We usually begin at the most densely populated end of the boardwalk, where the amusement park is located. It’s a good amusement park for small children because it’s large enough to be exciting but small enough to be manageable; nobody’s going to get lost or overwhelmed here.

Photo courtesy of Dan Beards.

Stephanie and I skip the rides (although we often comment on her past fondness for the train ride that circles the park) and walk on to the part of the boardwalk that contains eating places and games. A stuffed banana-person with scraggly hair is a popular prize at the stands this year.

Photo courtesy of http://www.boblucky.com.

From there, we continue on to the less traveled part of the boardwalk. To our right is the railing that separates us from the beach and the ocean. We can see the sunbathers and swimmers and volleyball players, and we can watch the waves and the boats and the small airplanes dragging banners advertising local nightspots. The view to our left is equally tantalizing. Here’s an example:

Image courtesy of Vacation Rentals in Point Pleasant

These houses, and many more like them, are situated right on the boardwalk. Each little dwelling has its own personality. Some have small pools out front for toddlers to wade in, and some have patio sets. The owner of one locally famous house plays Frank Sinatra music all day long, and you can hear it as you walk by. Stephanie and I love looking at each “front yard” behind its low fence and deciding whether we’d like to stay there. I’d like to stay at any of them, actually, just to be that close to the beach.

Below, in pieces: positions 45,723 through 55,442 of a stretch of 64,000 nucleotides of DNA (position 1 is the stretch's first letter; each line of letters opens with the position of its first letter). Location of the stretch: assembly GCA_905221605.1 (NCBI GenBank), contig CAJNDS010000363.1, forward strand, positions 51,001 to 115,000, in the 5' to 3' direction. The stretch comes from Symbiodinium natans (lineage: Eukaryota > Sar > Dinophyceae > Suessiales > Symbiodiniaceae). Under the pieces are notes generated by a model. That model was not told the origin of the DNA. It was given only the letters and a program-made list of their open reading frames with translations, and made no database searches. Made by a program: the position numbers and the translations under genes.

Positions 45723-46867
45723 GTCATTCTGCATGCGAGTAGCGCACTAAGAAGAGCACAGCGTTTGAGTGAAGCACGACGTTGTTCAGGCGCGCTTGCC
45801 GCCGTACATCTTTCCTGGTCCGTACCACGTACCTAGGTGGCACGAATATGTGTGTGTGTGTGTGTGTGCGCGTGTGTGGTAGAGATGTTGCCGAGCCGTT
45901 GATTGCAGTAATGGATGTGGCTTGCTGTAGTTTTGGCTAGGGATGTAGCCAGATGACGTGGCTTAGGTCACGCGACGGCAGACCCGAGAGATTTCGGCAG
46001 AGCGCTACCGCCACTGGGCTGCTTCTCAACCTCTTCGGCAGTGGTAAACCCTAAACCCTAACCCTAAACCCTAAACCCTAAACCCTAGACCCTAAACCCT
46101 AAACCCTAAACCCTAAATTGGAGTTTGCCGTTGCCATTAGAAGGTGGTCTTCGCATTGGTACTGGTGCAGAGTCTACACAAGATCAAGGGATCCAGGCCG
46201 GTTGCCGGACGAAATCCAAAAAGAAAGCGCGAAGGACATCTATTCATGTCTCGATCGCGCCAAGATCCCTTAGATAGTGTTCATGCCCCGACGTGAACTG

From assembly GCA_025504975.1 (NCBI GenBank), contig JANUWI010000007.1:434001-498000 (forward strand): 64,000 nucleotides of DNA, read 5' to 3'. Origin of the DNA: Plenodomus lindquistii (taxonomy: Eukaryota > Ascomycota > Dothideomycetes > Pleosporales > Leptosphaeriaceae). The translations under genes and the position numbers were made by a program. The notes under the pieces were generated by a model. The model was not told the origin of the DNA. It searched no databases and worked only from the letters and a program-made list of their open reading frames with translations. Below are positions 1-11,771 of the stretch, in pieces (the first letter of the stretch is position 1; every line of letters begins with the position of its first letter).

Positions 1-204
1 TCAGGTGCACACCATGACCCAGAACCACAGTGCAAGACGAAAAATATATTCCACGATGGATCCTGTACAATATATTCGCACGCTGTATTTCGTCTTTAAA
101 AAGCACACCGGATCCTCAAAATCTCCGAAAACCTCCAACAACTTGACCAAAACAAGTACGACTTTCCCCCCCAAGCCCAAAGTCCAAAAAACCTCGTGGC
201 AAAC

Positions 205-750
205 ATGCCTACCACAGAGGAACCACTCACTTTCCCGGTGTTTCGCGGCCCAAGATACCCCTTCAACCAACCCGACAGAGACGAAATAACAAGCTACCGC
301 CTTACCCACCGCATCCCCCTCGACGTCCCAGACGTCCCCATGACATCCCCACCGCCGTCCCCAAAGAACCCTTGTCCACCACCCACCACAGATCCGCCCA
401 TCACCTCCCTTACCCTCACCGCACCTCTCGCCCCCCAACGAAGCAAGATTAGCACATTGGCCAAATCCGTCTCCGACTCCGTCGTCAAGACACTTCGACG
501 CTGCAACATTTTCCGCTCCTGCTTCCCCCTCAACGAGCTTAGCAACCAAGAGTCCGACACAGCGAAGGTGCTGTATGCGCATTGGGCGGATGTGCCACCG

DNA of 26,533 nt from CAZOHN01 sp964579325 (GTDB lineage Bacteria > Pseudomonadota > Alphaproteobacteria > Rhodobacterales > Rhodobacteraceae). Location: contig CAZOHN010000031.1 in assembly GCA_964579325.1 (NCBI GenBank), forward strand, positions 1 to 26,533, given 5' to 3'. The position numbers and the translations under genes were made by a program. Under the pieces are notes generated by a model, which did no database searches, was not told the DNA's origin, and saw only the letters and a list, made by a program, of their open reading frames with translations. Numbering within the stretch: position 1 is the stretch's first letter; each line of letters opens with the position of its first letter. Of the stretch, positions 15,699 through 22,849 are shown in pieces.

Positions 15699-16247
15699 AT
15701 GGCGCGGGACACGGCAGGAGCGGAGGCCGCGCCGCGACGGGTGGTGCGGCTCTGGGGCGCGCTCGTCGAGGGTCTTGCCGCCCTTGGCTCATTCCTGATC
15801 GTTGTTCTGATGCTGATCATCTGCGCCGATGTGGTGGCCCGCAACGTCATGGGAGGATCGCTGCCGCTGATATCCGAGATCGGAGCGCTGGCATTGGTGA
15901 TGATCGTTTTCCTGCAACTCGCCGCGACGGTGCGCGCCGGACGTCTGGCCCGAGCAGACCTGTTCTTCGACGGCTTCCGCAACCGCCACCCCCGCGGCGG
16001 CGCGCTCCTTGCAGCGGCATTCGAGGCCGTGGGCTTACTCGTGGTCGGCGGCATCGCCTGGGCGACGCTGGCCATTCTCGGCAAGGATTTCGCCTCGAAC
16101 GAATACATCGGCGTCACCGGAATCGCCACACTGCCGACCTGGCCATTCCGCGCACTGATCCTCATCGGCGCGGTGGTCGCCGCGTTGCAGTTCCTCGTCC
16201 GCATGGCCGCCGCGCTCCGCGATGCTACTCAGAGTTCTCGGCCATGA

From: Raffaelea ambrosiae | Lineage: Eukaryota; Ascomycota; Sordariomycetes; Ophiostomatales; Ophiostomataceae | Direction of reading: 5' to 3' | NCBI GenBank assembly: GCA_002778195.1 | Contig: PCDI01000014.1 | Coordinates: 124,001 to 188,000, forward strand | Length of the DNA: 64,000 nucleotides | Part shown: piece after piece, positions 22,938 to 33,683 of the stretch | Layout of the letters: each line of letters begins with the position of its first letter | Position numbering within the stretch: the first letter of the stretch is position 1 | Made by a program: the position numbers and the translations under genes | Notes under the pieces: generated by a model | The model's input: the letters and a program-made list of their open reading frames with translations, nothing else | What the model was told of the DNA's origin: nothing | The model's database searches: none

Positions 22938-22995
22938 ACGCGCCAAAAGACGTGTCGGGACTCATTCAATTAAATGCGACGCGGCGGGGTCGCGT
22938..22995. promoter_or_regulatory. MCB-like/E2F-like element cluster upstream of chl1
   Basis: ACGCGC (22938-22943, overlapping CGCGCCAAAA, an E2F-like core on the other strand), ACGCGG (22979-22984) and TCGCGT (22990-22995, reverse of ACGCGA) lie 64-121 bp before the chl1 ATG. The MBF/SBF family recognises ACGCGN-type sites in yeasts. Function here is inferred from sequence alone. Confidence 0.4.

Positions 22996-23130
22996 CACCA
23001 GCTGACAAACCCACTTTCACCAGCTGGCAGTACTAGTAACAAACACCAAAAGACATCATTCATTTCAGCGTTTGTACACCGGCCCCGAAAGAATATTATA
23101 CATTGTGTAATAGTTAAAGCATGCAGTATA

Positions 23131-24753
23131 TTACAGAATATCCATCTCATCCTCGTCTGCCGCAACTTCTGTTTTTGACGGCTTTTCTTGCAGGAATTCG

Our boardwalk journey isn’t over yet. After the last little house, there is another eating/shopping area along the boardwalk and then, finally, the boards end with some benches facing an inlet where boats go back and forth from the bay to the ocean.

Photo courtesy of Dan Beards.

It’s a lovely place to stop and let the wind beat against your face, listen to the swooshing the pumping of the water against the boats, and watch the gulls (and people) walking on the rocks below. And then it’s time to turn around and walk the entire length of the Point Pleasant boardwalk again, with the ocean to your left this time. I always hope Frank will be singing Summer Wind.

*Thank you to Dan Beards.


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The Boardwalk Diaries: Introduction

Growing up in New Jersey, there was one summer destination: the Jersey shore. Just knowing it was there made the less blissful aspects of living in New Jersey tolerable. Actually being there made New Jersey a wonderful place to live.

The Jersey shore has many moods, and in an attempt to define them, two women will walk the boards this summer—mother and daughter, exploring the promenades of our fair state, feeling the heat and the wind, smelling the salty air, and looking all around us for the things that make each precious piece of the Jersey shore unique.

Look for blog posts marked “The Boardwalk Diaries”; you’ll wish you lived here, too, if only for an afternoon at a time.